Everyone would love to find the perfect stock. But will you ever really find a stock that gives you everything you could possibly want?
One thing's for sure: If you don't look, you'll never find truly great investments. So let's first take a look at what you'd want to see from a perfect stock, and then decide if Texas Instruments
The quest for perfection
When you're looking for great stocks, you have to do your due diligence. It's not enough to rely on a single measure, because a stock that looks great based on one factor may turn out to be horrible in other ways. The best stocks, however, excel in many different areas, which all come together to make up a very attractive picture.
Some of the most basic yet important things to look for in a stock are:
Growth. Expanding businesses show healthy revenue growth. While past growth is no guarantee that revenue will keep rising, it's certainly a better sign than a stagnant top line.
Margins. Higher sales don't mean anything if a company can't turn them into profits. Strong margins ensure a company is able to turn revenue into profit.
Balance sheet. Debt-laden companies have banks and bondholders competing with shareholders for management's attention. Companies with strong balance sheets don't have to worry about the distraction of debt.
Money-making opportunities. Companies need to be able to turn their resources into profitable business opportunities. Return on equity helps measure how well a company is finding those opportunities.
Valuation. You can't afford to pay too much for even the best companies. Earnings multiples are simple, but using normalized figures gives you a sense of how valuation fits into a longer-term context.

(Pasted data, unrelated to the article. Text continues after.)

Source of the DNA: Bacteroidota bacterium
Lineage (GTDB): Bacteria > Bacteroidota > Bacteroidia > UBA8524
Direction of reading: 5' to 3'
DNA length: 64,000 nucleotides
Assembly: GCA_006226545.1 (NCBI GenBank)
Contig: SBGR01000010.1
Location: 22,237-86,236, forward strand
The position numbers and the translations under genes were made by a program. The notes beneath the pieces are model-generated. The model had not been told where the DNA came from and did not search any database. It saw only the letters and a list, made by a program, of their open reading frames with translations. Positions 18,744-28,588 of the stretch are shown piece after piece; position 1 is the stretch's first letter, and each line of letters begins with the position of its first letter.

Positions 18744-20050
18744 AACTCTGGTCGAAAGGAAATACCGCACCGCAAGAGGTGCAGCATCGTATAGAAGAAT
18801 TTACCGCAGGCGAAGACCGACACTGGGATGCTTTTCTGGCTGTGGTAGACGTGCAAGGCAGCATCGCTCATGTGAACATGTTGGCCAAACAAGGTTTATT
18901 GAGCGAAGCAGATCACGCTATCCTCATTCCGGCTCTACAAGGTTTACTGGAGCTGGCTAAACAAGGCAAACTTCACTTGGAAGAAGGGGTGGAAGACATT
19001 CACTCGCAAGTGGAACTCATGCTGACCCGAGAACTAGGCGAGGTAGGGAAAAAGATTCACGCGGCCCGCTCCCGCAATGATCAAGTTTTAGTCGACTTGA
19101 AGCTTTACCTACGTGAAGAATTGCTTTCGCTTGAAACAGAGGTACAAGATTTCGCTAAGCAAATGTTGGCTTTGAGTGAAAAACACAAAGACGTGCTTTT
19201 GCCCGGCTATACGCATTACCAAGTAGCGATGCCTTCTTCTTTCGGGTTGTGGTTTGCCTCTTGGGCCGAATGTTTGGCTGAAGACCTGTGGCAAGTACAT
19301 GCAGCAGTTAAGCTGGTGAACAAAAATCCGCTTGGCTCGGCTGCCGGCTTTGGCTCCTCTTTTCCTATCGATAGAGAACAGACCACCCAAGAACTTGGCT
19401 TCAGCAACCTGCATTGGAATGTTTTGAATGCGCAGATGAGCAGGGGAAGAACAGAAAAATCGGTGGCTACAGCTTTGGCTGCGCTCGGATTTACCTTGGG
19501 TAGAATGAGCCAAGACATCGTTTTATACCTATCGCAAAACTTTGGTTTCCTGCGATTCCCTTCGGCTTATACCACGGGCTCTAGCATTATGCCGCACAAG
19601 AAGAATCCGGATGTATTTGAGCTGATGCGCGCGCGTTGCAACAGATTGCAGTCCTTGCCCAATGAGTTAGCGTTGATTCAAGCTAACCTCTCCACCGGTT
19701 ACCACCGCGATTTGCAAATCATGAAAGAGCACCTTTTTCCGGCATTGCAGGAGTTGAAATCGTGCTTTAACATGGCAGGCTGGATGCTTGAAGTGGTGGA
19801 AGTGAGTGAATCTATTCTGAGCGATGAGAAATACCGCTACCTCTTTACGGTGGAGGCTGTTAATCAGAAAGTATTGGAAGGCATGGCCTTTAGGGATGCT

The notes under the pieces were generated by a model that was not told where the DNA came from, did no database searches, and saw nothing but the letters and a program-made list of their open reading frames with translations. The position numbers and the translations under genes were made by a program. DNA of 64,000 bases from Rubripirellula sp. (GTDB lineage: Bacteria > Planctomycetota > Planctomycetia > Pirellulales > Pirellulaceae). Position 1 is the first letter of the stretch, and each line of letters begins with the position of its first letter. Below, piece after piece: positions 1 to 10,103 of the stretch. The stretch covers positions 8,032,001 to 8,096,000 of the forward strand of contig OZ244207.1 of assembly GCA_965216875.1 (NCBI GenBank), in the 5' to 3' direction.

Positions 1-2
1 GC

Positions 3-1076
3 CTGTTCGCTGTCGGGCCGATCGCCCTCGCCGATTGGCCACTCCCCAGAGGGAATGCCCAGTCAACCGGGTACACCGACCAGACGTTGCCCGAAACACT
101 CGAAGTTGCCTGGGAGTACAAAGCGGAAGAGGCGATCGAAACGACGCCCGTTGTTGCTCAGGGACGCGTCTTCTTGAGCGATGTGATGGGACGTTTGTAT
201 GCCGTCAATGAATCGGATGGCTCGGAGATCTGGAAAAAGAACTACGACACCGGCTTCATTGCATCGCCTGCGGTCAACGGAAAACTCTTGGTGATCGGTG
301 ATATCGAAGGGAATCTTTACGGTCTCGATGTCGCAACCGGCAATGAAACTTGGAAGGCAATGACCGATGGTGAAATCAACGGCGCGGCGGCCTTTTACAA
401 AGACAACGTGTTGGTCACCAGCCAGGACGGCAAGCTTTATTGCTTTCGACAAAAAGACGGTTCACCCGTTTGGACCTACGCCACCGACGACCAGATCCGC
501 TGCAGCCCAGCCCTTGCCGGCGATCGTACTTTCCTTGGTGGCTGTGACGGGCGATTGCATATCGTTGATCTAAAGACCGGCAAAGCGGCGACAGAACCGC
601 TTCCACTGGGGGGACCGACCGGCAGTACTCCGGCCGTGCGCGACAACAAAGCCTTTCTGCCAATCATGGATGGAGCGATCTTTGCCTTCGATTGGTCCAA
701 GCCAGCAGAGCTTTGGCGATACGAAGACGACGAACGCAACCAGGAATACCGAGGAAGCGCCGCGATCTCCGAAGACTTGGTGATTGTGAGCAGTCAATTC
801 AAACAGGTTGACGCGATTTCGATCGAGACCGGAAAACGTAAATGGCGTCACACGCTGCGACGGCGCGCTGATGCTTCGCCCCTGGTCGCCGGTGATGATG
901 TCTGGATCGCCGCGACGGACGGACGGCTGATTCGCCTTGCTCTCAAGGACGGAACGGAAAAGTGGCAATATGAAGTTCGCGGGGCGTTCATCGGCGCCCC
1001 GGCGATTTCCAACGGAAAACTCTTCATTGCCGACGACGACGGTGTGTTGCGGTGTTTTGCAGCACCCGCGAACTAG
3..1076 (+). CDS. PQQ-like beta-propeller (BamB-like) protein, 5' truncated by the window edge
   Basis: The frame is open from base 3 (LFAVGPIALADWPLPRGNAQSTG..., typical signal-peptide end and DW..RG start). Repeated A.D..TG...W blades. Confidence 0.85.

- Dividends. Investors are demanding tangible proof of profits, and there's nothing more tangible than getting a check every three months. Companies with solid dividends and strong commitments to increasing payouts treat shareholders well.
With those factors in mind, let's take a closer look at Texas Instruments.
What We Want to See
Pass or Fail?
|Growth||5-Year Annual Revenue Growth > 15%||2%||fail|
|1-Year Revenue Growth > 12%||35.6%||pass|
|Margins||Gross Margin > 35%||53.6%||pass|
|Net Margin > 15%||21.9%||pass|
|Balance Sheet||Debt to Equity < 50%||0%||pass|
|Current Ratio > 1.3||3.52||pass|
|Opportunities||Return on Equity > 15%||30.3%||pass|
|Valuation||Normalized P/E < 20||14.36||pass|
|Dividends||Current Yield > 2%||1.7%||fail|
|5-Year Dividend Growth > 10%||36.9%||pass|
|Total Score||8 out of 10|
Source: Capital IQ, a division of Standard and Poor's. Total score = number of passes.
You don't need one of Texas Instruments' landmark scientific calculators to figure out that a score of 8 is pretty good. Even more impressive is the massive transformation going on at the company right now.
Until recently, Texas Instruments earned a substantial part of its revenue by making chips to help cell phones connect to cellular networks. With Nokia
Still, Texas Instruments has to watch for competitors, especially among smaller niche players. Cirrus Logic
Just looking at the company's recent numbers, it's clear that growth has already started to pick up after being stagnant the past five years. With a rapidly rising dividend, Texas Instruments could count itself among the rare class of stocks that score a perfect 10 in a few years.
No stock is a sure thing, but some stocks are a lot closer to perfect than others. By looking for the perfect stock, you'll go a long way toward improving your investing prowess and learning how to separate the best investments from the rest.
Click here to add Texas Instruments to My Watchlist, which can find all of our Foolish analysis on it and all your other stocks.
Fool contributor Dan Caplinger doesn't own shares of the companies mentioned in this article. The Fool owns shares of Cirrus Logic, Qualcomm, and Texas Instruments. Try any of our Foolish newsletter services free for 30 days. We Fools may not all hold the same opinions, but we all believe that considering a diverse range of insights makes us better investors. The Motley Fool has a disclosure policy.